• Microsoft Threading Building Blocks (TBB)
    • java.util.concurrent package
thread pools
Thread Pools
  • Threads waiting to work
  • Advantages:
    • faster than create a new thread
    • Bind the number of threads in the application(s) to the size of the pool
    • Allows different strategies for running task
  • Windows API supports thread pools:
  • An API
    • C, C++, FORTRAN
  • Parallel programming
  • Example

#pragma omp parallel

Create as many threads as there are cores

#pragma omp parallel for for(i=0;i<N;i++) {

c[i] = a[i] + b[i];


Run for loop in parallel

grand central dispatch
Grand Central Dispatch
  • Apple technology
  • Extensions to C, C++ languages, API, and run-time library
  • Allows identification of parallel sections
  • Block
    • in “^{ }” - ˆ{ printf("I am a block"); }
  • Blocks placed in dispatch queue
    • Assigned to available thread in thread pool when removed from queue
  • Two types
    • serial – blocks removed in FIFO order, queue is per process, called main queue
      • Programmers can create additional serial queues within program
    • concurrent – removed in FIFO order but several may be removed at a time
      • Three system wide queues with priorities low, default, high
threading issues
Threading Issues
  • Semantics of fork() and exec() system calls
  • Signal handling
    • Synchronous and asynchronous
  • Thread cancellation of target thread
    • Asynchronous or deferred
  • Thread-local storage
  • Scheduler Activations
semantics of fork and exec
Semantics of fork() and exec()
  • Does fork()duplicate only the calling thread or all threads?
    • Some UNIXes have two versions of fork
  • Exec() usually works as normal
    • replace the running process including all threads
signal handling
Signal Handling
  • Signals
    • used in UNIX systems to notify a process that a particular event has occurred
  • A signal handler
    • used to process signals generated by particular event or delivered to a process
    • Type
      • Default—kernel runs
      • user-defined
    • User-defined signal handler can override default
    • For single-threaded, signal is delivered to process
    • For multi-threaded
      • Deliver the signal to the thread to which the signal applies
      • Deliver the signal to every thread in the process
      • Deliver the signal to certain threads in the process
      • Assign a specific thread to receive all signals for the process
thread cancellation cont
Thread Cancellation (Cont.)
  • Actual cancellation depends on thread state
  • If cancellation disabled
    • cancellation remains pending until thread enables it
  • Default type is deferred
  • For Linux systems
    • thread cancellation is handled through signals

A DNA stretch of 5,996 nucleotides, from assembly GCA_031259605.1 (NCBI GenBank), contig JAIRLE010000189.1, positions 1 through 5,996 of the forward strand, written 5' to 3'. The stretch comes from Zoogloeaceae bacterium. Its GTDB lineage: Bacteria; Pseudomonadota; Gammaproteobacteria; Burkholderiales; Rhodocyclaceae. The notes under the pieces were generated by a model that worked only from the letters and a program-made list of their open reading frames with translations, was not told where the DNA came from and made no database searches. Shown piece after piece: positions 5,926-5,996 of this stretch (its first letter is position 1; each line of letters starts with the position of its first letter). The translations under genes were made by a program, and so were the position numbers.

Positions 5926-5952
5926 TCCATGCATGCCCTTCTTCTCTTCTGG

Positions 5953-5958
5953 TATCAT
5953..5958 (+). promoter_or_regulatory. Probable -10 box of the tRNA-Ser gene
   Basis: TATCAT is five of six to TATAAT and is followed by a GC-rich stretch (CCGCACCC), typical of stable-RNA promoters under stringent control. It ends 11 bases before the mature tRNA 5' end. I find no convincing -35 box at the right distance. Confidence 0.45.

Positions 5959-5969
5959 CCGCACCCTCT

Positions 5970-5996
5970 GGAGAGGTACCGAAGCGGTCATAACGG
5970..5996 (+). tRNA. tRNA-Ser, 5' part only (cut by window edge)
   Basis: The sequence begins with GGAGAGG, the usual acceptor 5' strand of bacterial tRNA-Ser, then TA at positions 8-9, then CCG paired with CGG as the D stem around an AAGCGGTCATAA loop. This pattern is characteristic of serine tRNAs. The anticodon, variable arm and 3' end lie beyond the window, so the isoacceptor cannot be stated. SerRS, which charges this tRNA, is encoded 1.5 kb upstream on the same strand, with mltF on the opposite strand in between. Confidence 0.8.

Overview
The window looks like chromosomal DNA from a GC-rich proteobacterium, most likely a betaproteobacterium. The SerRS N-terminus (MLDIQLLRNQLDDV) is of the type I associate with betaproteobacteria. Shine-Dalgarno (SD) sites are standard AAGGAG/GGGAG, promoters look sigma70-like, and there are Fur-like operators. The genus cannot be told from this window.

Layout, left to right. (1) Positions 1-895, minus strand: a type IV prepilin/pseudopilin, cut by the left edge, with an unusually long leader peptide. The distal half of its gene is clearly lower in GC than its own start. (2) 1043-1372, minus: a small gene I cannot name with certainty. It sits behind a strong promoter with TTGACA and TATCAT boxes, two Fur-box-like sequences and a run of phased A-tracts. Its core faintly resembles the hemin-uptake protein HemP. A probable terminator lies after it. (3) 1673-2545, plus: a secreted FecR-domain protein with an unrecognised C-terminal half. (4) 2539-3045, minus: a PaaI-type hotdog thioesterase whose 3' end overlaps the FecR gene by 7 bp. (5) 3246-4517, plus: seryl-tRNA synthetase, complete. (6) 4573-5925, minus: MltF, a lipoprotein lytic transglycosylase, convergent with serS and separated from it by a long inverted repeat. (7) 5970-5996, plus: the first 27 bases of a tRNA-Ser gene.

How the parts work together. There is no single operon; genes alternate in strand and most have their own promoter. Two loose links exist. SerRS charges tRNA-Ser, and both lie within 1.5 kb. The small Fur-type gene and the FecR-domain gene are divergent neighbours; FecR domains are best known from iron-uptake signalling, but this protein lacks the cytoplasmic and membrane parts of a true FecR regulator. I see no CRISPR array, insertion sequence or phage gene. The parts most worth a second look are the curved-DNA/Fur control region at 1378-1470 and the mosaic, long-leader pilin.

thread cancellation
Thread Cancellation
  • Asynchronous cancellation
    • terminates the target thread immediately
  • Deferred cancellation
    • allows the target thread to periodically check if it should be cancelled
  • Example
    • Pthread code to create and cancel a thread:
thread local storage tls
Thread-Local Storage (TLS)
  • Each thread has its own copy of data
    • Useful when you do not have control over the thread creation process
  • TLS vs. local variables
    • Local variables visible only during single function invocation
    • TLS is visible across function invocations
    • TLS is unique to each thread
scheduler activations
Scheduler Activations
  • Lightweight process (LWP)
    • an intermediate data structure between user and kernel threads
    • Appears to be a virtual processor on which process can schedule user thread to run
    • Each LWP attached to kernel thread
    • How many LWPs to create?
  • Scheduler activations
    • provide upcalls
    • a communication mechanism from the kernel to the upcall handler in the thread library
    • This communication allows an application to maintain the correct number kernel threads
operating system examples
Operating System Examples

Windows XP Threads

Linux Thread

windows threads
Windows Threads
  • One-to-one mapping, kernel-level
  • Each thread contains
    • A thread id
    • Register set representing state of processor
    • Separate user and kernel stacks when thread runs in user mode or kernel mode
    • Private data storage area used by run-time libraries and dynamic link libraries (DLLs)
  • Context of a thread
    • The register set, stacks, and private storage area
  • The primary data structures
    • ETHREAD (executive thread block)
      • includes pointer to process to which thread belongs and to KTHREAD, in kernel space
    • KTHREAD (kernel thread block)
      • scheduling and synchronization info, kernel-mode stack, pointer to TEB, in kernel space
    • TEB (thread environment block)
      • thread id, user-mode stack, thread-local storage, in user space
linux threads
Linux Threads
  • Called tasks rather than threads
  • creation
    • through clone()system call
  • clone()
    • allows a child task to share the address space of the parent task (process)
  • structtask_struct
    • points to process data structures (shared or unique)